Technically, the title of the play is Twelfth Night or What You Will. This, perhaps, reinforces the notion that everybody will experience this Shakespeare comedy (1601-02) differently. The full title could also suggest that love is personal; everybody experiences it differently.

The play takes its title from the twelfth night of Christmas, an evening when the pagan rite “Feast of Fools” was observed during Shakespeare’s time. It was a time for parties and “inverted standard hierarchies (and) overturned social orders,” according to Leslie Dunton-Downer and Alan Riding in their guide “Essential Shakespeare Handbook.”

It’s fitting, then, that a disguise plays a prominent role in the play.

There’s no hiding the fact that Orsino, Duke of Illyria, is lovesick for rich countess Olivia. But in the production, there’s little hint that Orsino (a rather care-free, dashing Robert Fritz) is desperately, hopelessly in love. Fritz utters the passage “If music be the food of love, play on…” in a curiously informal manner, rather than a pleading voice. The choice of music to precede  the line is sung and played to the melody of Elvis Presley’s “I Can’t Help Falling in Love with You.” It’s a wise choice, considering the mood the song evokes with  its lyrics.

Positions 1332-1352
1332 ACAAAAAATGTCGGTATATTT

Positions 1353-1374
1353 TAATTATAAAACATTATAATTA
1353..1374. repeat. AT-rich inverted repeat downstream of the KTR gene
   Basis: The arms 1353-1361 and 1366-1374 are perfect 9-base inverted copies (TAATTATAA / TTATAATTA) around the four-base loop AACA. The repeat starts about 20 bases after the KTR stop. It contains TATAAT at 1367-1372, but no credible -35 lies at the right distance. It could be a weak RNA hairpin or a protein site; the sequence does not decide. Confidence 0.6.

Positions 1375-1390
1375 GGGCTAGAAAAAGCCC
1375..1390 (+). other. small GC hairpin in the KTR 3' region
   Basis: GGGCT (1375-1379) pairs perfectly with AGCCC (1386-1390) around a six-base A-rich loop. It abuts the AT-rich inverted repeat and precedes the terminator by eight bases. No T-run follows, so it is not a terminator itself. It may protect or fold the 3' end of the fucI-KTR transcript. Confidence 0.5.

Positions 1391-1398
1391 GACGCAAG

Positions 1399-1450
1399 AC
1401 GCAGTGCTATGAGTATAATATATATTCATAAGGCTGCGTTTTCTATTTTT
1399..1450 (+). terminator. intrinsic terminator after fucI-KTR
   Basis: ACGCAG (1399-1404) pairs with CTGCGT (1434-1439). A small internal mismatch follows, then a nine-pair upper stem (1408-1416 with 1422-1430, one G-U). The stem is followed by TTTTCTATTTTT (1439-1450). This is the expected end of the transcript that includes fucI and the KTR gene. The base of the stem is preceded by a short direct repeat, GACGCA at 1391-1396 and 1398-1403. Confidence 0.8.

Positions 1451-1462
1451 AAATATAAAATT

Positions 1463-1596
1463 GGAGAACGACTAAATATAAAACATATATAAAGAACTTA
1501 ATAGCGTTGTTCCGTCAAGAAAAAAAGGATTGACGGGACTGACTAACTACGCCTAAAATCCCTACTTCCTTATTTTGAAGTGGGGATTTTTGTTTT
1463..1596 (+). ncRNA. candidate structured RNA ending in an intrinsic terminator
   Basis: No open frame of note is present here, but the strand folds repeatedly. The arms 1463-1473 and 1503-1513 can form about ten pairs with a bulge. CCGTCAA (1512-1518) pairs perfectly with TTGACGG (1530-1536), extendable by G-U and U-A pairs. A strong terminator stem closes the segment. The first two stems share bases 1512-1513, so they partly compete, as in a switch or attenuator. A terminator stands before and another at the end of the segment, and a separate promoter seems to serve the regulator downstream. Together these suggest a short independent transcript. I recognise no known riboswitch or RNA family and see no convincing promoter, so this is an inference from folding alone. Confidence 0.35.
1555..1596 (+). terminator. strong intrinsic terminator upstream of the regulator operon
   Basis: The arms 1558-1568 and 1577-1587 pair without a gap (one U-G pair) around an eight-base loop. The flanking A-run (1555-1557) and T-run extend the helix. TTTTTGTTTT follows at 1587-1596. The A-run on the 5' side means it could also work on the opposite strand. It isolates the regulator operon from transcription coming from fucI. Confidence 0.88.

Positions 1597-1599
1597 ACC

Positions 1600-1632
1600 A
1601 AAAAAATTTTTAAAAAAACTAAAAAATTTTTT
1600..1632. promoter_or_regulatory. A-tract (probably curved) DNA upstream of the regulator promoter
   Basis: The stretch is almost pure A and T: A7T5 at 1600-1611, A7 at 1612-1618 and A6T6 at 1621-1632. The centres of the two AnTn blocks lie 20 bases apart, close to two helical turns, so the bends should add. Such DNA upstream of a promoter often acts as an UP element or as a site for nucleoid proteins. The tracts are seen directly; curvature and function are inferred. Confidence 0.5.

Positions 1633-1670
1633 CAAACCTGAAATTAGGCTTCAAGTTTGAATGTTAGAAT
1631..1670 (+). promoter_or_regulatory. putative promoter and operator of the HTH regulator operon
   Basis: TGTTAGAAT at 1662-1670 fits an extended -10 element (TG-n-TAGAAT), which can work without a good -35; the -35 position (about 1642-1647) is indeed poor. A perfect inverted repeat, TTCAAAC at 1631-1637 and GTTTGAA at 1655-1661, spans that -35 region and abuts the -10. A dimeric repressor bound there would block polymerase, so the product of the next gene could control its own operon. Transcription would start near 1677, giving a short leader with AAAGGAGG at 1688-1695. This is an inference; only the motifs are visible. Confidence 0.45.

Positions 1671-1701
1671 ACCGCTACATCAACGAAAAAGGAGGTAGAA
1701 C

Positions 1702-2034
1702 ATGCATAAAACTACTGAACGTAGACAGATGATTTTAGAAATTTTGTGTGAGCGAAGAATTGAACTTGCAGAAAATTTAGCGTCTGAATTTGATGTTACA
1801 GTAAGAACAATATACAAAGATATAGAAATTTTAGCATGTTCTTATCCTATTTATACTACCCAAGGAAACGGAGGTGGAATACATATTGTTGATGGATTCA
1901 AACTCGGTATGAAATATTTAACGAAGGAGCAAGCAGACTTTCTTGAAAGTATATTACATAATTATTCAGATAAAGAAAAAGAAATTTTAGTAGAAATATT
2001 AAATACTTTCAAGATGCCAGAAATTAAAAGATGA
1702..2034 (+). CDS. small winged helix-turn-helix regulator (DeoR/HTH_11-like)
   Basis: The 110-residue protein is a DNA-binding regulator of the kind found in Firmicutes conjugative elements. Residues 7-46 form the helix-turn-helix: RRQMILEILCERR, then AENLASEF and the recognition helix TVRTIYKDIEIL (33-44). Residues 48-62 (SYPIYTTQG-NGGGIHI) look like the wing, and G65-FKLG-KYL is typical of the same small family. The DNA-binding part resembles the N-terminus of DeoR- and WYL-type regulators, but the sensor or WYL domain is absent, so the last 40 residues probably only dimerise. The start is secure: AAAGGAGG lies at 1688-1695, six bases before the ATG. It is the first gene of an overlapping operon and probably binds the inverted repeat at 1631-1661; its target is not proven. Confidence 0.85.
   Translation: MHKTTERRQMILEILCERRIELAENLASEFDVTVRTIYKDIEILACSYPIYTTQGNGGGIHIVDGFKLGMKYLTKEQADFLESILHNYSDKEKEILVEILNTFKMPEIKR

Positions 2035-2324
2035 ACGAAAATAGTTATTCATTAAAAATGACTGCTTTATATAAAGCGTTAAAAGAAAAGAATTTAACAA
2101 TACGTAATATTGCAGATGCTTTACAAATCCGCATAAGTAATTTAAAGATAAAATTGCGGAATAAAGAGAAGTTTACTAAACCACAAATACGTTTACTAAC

Olivia can’t fall in love with Orsino; she’s committed to a seven-year mourning period for her late brother. Jenna Vanweelden gives us a spirited Olivia, but she needs to convey more of a sense that she’s grieving.

Viola, who gets shipwrecked on Illyria, mourns for her supposedly drowned twin brother, Sebastian, in a different way. She busies herself as a youthful male page to Orsino, and in this capacity, Erica Rose Dade endows the “youth” with precociousness and confidence. Before she disguises herself as a male, Dade conveys a hint of sadness as the undisguised Viola.

The production’s shining stars include Elizabeth Price as Maria, Olivia’s maid, the aforementioned Green as Sir Toby Belch, Kevin Reilley as Olivia’s irritable, unpredictable steward Malvolio and Bree-Anna Obst as Olivia’s clown.